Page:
I'm puzzled by the "a clear path to the target" rule.
To target something, you must have a clear path to it, so it can't be behind total cover.
This seems straightforward: you can't target a point/creature/object/thing behind total cover. But then the rule adds the following:
If you place an area of effect at a point that you can't see and an obstruction, such as a wall, is between you and that point, the point of origin comes into being on the near side of that obstruction.
And now suddenly I'm lost. You can't do A, but if you do, then B happens.
Let's assume a blind wizard stuck is in a maze, facing a wall he's not aware of. He's trying to cast fog cloud behind it.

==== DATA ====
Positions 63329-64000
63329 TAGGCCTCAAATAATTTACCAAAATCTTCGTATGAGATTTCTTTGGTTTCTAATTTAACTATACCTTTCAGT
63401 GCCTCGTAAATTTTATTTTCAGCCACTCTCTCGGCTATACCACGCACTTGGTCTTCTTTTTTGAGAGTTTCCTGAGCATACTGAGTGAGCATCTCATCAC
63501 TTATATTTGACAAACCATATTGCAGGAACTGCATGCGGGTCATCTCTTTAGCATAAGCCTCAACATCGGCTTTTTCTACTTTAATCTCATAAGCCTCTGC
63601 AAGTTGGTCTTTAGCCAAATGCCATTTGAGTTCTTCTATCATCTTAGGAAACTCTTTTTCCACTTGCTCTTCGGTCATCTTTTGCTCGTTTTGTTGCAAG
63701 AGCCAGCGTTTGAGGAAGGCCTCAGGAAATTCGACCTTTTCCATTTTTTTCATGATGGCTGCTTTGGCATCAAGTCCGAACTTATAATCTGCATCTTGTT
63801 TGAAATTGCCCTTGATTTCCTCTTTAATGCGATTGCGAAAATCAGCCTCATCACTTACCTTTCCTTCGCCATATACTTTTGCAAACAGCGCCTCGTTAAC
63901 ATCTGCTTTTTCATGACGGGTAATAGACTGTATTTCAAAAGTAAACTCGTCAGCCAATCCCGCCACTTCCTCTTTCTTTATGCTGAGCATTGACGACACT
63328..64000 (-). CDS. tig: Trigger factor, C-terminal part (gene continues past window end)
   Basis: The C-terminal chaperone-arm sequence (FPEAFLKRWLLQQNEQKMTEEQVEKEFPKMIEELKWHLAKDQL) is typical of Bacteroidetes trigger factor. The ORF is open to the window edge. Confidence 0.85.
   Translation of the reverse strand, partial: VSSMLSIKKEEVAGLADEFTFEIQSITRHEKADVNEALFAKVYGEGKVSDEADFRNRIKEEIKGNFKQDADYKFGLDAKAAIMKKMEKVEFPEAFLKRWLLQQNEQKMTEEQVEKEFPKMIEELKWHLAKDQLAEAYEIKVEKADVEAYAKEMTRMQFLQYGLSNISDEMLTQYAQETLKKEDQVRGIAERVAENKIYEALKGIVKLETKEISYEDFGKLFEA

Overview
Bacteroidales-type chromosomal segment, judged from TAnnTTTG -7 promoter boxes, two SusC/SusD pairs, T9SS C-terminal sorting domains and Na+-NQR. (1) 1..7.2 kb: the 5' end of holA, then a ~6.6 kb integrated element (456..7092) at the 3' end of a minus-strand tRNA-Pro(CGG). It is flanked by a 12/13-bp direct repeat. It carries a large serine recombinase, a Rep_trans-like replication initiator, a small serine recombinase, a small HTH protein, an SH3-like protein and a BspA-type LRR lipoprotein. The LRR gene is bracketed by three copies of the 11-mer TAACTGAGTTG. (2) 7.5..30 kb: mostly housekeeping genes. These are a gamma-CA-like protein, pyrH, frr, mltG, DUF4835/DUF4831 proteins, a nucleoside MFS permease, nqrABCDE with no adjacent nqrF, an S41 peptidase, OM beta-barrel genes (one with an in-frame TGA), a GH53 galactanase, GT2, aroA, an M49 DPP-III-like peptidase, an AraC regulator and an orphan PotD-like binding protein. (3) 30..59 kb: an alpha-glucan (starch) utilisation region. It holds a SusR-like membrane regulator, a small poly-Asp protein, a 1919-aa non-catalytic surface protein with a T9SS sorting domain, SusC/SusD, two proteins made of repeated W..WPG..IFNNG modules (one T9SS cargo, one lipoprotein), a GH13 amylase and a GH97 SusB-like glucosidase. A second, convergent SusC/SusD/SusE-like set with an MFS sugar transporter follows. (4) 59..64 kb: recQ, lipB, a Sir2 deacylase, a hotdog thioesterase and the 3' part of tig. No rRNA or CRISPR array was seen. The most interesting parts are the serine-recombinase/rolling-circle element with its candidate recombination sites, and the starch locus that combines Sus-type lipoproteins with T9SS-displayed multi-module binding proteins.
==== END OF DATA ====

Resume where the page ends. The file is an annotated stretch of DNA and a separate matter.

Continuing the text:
How should the DM react, according to the rules?
I mostly see 3 options (but feel free to add others):
"No you can't. Choose another target / action."
This is the strict application of the rule's first sentence.
"Even though you placed your spell 60 feet away, you feel a strong humidity on your skin. It looks like the fog cloud appeared closer than what you intended."
This would be the application of the rule's second sentence.
"You say the words and do the gestures, but nothing happens."
As found here, Xanathar's Guide to Everything offers optional rules for invalid targets — that you can use... if you feel this falls into invalid targeting.
What bothers me is that the first option seemed to have an broad consensus (~90 person before the associated answer update): not only does it render the second sentence obsolete, but it allows the player to gain information on it's environment without spending actions. Suddenly, the wizard gains some kind of radar that allows him to check if the path in front of him is free, and circulate quickly in a maze made of prismatic walls without harm. This can't be right... right?